The second analogy is that of the king of an empire, whose rule over distant provinces could be represented by an official image of himself. Given that mankind is granted rulership of the earth in the text, as it were on God’s behalf, this kind of imagery too would be highly appropriate.

Now in both these cases, we need to think ourselves back into the ancient concepts of “participation” and “representation.” Rather than being, like a portrait of Queen Victoria in the Indian Raj, merely a reminder to the colonials that there was a powerful state out there that could if necessary enforce her rule, the ancients saw the image as actually invoking the presence of the god or ruler in some concrete way. And thus although Zeus was living on Mount Olympus, the worshippers at the temple of Olympian Zeus in Athens had no problems experiencing the awe of his presence in the gold and ivory statue. Such fear of a wood or stone idol was frequently mocked by the Hebrew prophets, not only aware that such materials were not gods, but that unlike mankind, God’s true image on earth, they weren’t even alive. Still, the strong meaning of “representation” was ubiquitous in the ancient world – to the Hebrews it was inherent in the concept of the “Name” of God dwelling in the Jerusalem temple even though God himself fills the highest heaven.

And so the imago dei primarily appears to denote the rule given to mankind over the other creatures in Genesis 1. But as I pointed out in Generations of Heaven and Earth humanity’s ontological nature must necessarily reflect that function. Sea anenomes cannot subdue the earth. Man must be strong enough to rule and subdue, in some way analogously to God. Given man’s animal nature, we can see that such rule is partly exercised by the command to “be fruitful and increase in number” – our strength, unlike God’s, is in our numbers. In any case, we must not forget that mankind is created in God’s “likeness” as well as in his “image.” What can that mean?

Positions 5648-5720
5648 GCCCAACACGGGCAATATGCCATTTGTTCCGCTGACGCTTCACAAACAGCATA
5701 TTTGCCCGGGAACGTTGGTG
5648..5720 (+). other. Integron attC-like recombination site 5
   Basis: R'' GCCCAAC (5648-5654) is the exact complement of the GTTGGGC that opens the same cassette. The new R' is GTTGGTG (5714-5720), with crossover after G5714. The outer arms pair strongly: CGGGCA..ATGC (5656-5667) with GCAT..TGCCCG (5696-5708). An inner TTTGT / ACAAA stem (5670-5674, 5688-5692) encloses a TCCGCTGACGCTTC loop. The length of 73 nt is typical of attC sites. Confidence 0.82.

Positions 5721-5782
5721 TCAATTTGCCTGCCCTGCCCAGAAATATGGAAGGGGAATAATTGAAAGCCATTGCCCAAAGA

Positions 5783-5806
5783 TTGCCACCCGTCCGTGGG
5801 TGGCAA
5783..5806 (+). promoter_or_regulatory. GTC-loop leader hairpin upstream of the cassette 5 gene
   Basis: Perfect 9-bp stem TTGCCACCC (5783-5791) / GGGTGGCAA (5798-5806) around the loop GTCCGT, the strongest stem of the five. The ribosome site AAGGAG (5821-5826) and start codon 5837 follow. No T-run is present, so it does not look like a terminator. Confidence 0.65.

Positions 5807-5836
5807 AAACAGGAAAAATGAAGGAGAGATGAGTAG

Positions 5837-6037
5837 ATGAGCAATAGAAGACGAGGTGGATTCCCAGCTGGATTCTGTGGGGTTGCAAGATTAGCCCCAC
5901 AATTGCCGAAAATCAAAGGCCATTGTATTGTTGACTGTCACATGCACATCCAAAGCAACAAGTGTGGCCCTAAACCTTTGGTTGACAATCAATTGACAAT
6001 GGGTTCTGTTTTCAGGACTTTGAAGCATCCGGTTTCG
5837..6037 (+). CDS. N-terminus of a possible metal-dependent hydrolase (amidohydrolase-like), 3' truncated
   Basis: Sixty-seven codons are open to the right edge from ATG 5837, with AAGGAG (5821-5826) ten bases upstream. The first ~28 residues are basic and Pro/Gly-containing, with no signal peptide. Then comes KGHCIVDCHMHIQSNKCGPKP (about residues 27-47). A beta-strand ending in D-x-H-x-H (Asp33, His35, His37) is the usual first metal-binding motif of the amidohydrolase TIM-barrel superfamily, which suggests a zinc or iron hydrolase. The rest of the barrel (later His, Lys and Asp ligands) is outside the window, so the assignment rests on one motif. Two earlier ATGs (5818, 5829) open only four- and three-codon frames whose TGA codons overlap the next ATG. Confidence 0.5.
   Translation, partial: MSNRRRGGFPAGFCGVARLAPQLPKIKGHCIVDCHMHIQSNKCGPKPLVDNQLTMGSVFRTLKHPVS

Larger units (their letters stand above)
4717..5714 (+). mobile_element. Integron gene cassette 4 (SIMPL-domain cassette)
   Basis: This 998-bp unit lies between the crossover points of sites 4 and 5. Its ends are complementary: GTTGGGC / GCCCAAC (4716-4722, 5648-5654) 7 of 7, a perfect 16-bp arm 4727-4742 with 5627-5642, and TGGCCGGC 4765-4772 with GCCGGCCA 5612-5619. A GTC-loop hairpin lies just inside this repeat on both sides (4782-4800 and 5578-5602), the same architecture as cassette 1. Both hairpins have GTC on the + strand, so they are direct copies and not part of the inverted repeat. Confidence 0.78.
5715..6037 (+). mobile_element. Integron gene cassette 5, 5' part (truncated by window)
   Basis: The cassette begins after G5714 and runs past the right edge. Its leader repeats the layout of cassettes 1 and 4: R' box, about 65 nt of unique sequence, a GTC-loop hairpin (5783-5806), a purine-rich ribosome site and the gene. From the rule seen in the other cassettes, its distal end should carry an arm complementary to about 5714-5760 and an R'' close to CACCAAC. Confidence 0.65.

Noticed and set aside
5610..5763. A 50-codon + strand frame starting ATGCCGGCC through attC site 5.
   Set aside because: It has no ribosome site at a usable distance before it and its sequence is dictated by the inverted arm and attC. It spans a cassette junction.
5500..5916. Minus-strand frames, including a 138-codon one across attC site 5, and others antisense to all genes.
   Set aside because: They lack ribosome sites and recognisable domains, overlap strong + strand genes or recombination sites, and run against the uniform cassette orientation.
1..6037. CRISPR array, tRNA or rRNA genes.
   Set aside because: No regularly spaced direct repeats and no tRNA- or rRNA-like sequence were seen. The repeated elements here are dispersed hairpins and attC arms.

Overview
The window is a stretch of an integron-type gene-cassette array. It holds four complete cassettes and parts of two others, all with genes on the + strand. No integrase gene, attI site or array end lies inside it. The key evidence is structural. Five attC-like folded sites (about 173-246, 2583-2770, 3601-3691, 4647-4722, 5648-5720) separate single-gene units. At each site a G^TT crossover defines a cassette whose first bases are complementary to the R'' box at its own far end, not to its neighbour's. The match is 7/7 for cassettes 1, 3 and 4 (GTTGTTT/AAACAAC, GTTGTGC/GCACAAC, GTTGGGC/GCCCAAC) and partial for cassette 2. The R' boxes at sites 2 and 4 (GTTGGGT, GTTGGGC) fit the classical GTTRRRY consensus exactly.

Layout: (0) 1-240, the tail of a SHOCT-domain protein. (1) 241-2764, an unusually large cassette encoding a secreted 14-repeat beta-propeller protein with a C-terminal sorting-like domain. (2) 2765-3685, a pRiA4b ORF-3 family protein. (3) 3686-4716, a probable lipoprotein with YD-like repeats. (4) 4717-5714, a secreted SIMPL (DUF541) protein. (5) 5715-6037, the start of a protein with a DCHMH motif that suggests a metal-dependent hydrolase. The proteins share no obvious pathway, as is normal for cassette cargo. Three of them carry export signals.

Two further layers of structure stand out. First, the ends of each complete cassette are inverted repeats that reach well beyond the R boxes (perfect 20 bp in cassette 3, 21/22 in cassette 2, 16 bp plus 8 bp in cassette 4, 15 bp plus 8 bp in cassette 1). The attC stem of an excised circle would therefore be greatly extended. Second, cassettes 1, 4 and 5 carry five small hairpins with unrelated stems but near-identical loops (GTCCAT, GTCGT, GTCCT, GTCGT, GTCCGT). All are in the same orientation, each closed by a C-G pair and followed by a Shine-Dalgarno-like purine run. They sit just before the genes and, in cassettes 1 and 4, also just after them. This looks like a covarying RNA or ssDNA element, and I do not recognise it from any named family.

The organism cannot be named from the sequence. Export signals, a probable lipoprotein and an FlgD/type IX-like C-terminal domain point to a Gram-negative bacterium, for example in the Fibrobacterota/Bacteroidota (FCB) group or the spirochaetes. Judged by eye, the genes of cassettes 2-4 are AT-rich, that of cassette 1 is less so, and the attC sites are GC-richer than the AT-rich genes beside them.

Clearly rulership itself reflects God’s nature. But I think we have to encompass New Testament teaching to give the best account of the rest. The fundamental role of the eternal Son in creation is amply set forth in passages like John 1 and Colossians 1. And in Hebrews 1 he is described as the “express image” of the Father, a fact that resonates strongly with Genesis 1. If all things were created “by and through the Son,” the exact image of God, then there is a particular significance in the creation of mankind as God’s image too. As Philip Edgcumbe-Hughes puts it in The True Image, humanity is formed “in the image of the Image.” There is therefore something deeply appropriate in Christ taking human form at the Incarnation.